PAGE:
Committee on the Rights of the Child
Summary record of the 1388th meeting*
Held at the Palais Wilson, Geneva, on Friday, 23 January 2009, at 10 a.m.
Consideration of reports of States parties (continued)
Third and fourth periodic reports of the Democratic People’s Republic of Korea on the implementation of the Convention on the Rights of the Child
The meeting was called to order at 10.05 a.m.
Consideration of reports of States parties (continued)
Third and fourth periodic reports of the Democratic People’s Republic of Korea on the implementation of the Convention on the Rights of the Child (CRC/C/PRK/4; CRC/C/PRK/Q/4 and Add.1; HRI/CORE/1/Add.108/Rev.1 )
1. At t he invitation of the Chairperson, the delegation of the Democratic People’s Republic of Korea took places at the Committee table.
2.Mr. Ri Tcheul (Democratic People’s Republic of Korea) said that, ever since the establishment of the State of the Democratic People’s Republic of Korea, children had enjoyed royal treatment and had received the best possible attention. His Government regarded children as a priority and strove tirelessly to promote their intellectual and physical development by taking full advantage of the system of free and compulsory education and free medical care for all.
3.The period covered by the report had been marked by tensions and economic difficulties arising from initiatives undertaken by external forces seeking to destroy the Democratic People’s Republic of Korea. The Government had nevertheless overcome those obstacles and had ensured observance of the rights of children. It had placed particular emphasis on strengthening guarantees of children’s rights and had endeavoured to create the necessary material and social conditions for the well-being of all children.
4.His Government, while acknowledging the challenges that lay ahead, would continue, in future, to give priority to children, in accordance with the spirit of the Convention, and focus on strengthening the human rights protection system.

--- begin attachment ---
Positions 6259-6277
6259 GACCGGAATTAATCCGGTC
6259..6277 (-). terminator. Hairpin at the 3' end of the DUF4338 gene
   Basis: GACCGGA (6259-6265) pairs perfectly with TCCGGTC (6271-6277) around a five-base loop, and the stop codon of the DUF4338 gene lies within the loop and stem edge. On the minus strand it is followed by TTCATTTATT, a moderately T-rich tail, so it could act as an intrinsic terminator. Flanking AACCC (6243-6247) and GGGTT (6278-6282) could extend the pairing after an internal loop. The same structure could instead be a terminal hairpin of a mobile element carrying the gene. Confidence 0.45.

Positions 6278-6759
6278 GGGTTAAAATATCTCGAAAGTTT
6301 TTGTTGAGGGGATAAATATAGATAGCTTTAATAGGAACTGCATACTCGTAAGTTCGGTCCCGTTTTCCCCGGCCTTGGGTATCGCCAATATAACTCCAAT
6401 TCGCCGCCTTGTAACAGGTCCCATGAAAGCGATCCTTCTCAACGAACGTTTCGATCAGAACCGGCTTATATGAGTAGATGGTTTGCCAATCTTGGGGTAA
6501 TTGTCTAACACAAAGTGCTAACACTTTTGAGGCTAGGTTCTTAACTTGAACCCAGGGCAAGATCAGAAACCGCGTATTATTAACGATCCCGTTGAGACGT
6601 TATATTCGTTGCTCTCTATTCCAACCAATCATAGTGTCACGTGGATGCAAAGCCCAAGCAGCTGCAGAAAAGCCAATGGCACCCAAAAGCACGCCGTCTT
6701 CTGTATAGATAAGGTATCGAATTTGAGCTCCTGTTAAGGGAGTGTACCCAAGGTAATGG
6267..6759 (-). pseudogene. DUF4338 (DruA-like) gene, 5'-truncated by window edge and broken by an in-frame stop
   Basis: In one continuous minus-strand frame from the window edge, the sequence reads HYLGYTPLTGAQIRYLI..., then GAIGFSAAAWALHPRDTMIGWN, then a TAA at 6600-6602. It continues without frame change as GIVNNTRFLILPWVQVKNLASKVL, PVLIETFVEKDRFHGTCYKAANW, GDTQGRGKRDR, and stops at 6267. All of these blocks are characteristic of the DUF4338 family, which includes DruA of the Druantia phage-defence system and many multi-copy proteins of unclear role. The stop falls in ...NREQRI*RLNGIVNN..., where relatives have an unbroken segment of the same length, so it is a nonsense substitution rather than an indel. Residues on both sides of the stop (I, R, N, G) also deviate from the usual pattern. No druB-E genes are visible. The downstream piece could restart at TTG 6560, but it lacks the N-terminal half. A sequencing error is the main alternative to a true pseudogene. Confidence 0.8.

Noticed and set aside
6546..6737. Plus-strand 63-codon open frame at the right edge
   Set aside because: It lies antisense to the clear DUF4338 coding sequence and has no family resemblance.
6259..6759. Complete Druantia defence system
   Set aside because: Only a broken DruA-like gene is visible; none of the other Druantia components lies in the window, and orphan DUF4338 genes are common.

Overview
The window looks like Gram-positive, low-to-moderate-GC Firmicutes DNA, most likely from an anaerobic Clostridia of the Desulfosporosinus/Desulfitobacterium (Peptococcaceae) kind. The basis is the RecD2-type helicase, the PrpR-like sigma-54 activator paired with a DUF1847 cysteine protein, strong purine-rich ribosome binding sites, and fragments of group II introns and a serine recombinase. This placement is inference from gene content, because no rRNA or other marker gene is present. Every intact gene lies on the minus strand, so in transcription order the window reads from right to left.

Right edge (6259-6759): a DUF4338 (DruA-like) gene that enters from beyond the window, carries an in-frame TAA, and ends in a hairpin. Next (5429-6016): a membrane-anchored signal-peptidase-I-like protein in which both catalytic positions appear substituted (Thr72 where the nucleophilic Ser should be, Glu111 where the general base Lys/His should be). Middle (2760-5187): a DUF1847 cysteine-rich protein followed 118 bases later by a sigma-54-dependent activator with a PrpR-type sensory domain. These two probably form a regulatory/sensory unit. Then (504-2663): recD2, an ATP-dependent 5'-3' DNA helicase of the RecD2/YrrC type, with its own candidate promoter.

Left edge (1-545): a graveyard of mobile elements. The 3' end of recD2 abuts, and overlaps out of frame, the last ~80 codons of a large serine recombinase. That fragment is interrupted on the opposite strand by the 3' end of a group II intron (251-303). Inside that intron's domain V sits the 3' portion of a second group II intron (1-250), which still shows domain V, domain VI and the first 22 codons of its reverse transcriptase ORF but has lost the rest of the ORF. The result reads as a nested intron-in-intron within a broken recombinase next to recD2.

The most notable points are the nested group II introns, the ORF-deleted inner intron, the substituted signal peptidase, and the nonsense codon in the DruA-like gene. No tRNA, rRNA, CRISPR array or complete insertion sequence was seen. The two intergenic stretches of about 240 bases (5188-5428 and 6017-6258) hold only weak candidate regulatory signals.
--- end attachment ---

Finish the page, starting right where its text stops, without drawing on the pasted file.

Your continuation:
5.Ms. Smith (Country Rapporteur) stressed that the Committee had very little information from sources other than the Government. The State party’s lack of transparency regarding the situation of children made it difficult to obtain reliable information on the fulfilment of its obligations under the Convention. Few problems were mentioned in the report. The Committee considered that much remained to be done in the State party with respect to the drafting of new legislation and the implementation of existing legislation. She requested additional information on any natural disasters that might have affected the State party since the preparation of its report and on any other significant difficulties it might have faced in implementing the Convention.
6.The Committee welcomed the efforts made by the State party to bring its legislation into line with the Convention but noted that a number of the recommendations that the Committee had made following its consideration of the State party’s second periodic report had not been acted upon, in particular those concerning data collection, allocation of resources, health, education and military service. She would like to know whether the Democratic People’s Republic of Korea was considering the adoption of a comprehensive act on children’s rights.